Guest post – Shannen

Hi! My name is Shannen and I’ve know Jack since we were 11 years old. We were born only 4 days apart and became friends in secondary school. We hung out most days after school and enjoyed drinking energy drinks and playing computer games on my TV, which was the size of a postcard.

I remember Jack’s weight became very low in school, but I kind of assumed it was the norm – everyone was ‘thinning out’ a bit, losing their puppy-fat during puberty. I also remember when he told me that he had just had his appendix removed – it was really, really scary to hear.
Since Jack moved to Bournemouth from our home town, we don’t have the chance to talk as much as we used to, being ‘adults’ and stuff. I was really surprised when he told be that he had been diagnosed with Crohn’s, though. Before Jack’s IBD journey, I really didn’t know what Crohns was. I thought it would just be a bit like IBS, where your bowels would cause you a bit of trouble but life would go on. I tried to research it on the internet and there was some medical jargon about the effects it had on the body, but an internet search would never fully inform me of the struggles that a Crohn’s sufferer would go through. It wasn’t just a bit of a ‘bad belly’ – Jack tried to describe some of the pain he was in to me, but I don’t think I’d ever be able to understand the extent of it. Some days, he told me that he couldn’t even get out of bed because of the fatigue on his body and that a colleague thought he must be skiving. I didn’t realise how common this was for people with invisible disabilities such as IBD – people think that because they’re not sick on the outside, they’re not truly sick. Before Jack’s Crohns was more controlled by his infusions, he would get in touch with me when he was bored in hospital and we would try and have a laugh to cheer him but but that was all I could do – that was all any of us could do whilst he was in pain. Sometimes, it seemed that the health professionals didn’t always know what to do, and that must be scary. There’s a whole world of Crohns and IBD that I still don’t understand. One day, I might understand more, but I don’t think I’ll ever understand what life can be like for Jack sometimes. I think that there definitely needs to be more awareness for conditions such as IBD. Coming from a tight-lipped British society, no one wants to talk about conditions that may affect your stomach but if there was a bit of education and understanding, there is so much more we could do to try and make life just a little bit easier for those with Crohns, IBD or other invisible diseases. Jack, your blog is amazing and even though we’ve been close for years, I’m really enjoying getting to know you better and learn things about you that I never knew before! Keep being that IBD warrior, you’ll get through this.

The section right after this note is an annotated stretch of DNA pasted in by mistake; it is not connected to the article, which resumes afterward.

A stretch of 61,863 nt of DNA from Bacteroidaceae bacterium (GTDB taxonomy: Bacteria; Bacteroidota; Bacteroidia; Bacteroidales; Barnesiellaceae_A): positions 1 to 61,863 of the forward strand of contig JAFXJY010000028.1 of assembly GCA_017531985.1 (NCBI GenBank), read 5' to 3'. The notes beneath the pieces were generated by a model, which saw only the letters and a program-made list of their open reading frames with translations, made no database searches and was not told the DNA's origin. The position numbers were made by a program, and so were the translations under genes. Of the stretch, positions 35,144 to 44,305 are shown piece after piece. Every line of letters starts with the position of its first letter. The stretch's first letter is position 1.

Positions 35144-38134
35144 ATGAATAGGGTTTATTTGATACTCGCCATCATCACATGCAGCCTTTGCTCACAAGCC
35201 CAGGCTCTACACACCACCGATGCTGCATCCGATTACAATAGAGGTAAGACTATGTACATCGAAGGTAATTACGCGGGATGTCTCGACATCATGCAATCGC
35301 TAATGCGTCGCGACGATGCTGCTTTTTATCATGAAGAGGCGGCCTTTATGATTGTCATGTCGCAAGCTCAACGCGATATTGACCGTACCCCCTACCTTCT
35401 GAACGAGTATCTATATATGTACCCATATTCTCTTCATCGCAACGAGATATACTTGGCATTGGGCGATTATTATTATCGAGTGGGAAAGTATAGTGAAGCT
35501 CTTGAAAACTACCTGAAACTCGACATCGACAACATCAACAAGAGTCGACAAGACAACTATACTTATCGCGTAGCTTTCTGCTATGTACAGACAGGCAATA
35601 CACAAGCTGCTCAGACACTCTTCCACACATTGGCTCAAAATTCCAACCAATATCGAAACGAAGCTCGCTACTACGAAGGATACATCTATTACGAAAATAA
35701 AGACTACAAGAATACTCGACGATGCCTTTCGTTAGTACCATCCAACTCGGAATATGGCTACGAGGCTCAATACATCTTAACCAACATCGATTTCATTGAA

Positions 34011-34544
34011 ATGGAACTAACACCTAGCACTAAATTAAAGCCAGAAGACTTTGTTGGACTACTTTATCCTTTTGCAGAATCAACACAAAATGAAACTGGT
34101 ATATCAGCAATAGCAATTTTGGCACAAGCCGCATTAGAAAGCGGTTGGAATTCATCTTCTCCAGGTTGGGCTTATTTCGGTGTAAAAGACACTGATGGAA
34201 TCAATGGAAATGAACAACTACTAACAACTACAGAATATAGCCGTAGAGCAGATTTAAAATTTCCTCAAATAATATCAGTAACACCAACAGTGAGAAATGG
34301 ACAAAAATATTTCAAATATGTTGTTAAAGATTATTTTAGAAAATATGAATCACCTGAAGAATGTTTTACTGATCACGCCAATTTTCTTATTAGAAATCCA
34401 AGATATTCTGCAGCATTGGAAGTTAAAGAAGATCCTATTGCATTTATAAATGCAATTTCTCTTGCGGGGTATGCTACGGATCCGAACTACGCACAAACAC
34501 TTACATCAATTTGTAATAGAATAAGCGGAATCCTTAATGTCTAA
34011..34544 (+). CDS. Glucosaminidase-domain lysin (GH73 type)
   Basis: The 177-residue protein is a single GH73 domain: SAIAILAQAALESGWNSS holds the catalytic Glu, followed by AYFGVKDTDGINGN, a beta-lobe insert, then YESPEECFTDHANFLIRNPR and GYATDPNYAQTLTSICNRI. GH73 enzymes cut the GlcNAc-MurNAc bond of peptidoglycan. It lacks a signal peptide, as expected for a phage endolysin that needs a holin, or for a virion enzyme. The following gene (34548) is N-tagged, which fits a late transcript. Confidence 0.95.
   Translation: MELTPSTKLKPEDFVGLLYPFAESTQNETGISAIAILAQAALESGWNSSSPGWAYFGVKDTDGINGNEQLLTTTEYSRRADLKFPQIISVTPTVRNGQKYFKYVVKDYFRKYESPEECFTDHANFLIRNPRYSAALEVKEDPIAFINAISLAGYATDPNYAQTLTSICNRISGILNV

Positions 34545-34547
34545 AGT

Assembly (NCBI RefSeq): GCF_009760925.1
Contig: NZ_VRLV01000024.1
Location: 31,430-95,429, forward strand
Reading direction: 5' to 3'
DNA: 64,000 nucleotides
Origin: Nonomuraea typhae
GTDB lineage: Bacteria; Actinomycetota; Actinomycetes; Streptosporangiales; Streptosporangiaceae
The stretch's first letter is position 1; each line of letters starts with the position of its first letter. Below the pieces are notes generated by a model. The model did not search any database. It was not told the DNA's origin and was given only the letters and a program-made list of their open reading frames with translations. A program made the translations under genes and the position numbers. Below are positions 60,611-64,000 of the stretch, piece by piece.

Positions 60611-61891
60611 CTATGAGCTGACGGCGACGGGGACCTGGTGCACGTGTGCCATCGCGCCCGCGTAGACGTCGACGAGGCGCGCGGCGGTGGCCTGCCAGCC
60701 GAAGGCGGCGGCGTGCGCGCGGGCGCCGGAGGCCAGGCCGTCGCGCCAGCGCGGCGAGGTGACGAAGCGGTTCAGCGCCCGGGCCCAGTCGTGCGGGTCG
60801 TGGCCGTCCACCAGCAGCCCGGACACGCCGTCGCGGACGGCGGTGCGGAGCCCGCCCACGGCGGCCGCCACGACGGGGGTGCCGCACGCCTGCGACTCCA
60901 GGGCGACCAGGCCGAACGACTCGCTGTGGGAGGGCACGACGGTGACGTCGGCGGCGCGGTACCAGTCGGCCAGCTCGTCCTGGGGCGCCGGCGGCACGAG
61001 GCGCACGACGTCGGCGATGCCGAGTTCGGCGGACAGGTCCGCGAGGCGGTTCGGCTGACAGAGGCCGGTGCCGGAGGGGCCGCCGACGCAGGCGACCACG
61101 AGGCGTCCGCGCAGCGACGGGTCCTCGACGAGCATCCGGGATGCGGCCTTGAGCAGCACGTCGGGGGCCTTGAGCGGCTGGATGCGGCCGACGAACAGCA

My illness is invisible, but I am not!

I never will be. I need to remember that my voice will always be heard anywhere I want to shout about raising awareness. I am not, and never will be invisible!

I don’t quite know where I am going with this blog, or what it is I intend to do. All I do know is that even if I can raise awareness for a handful of people about what IBD is, I know I would have done some good.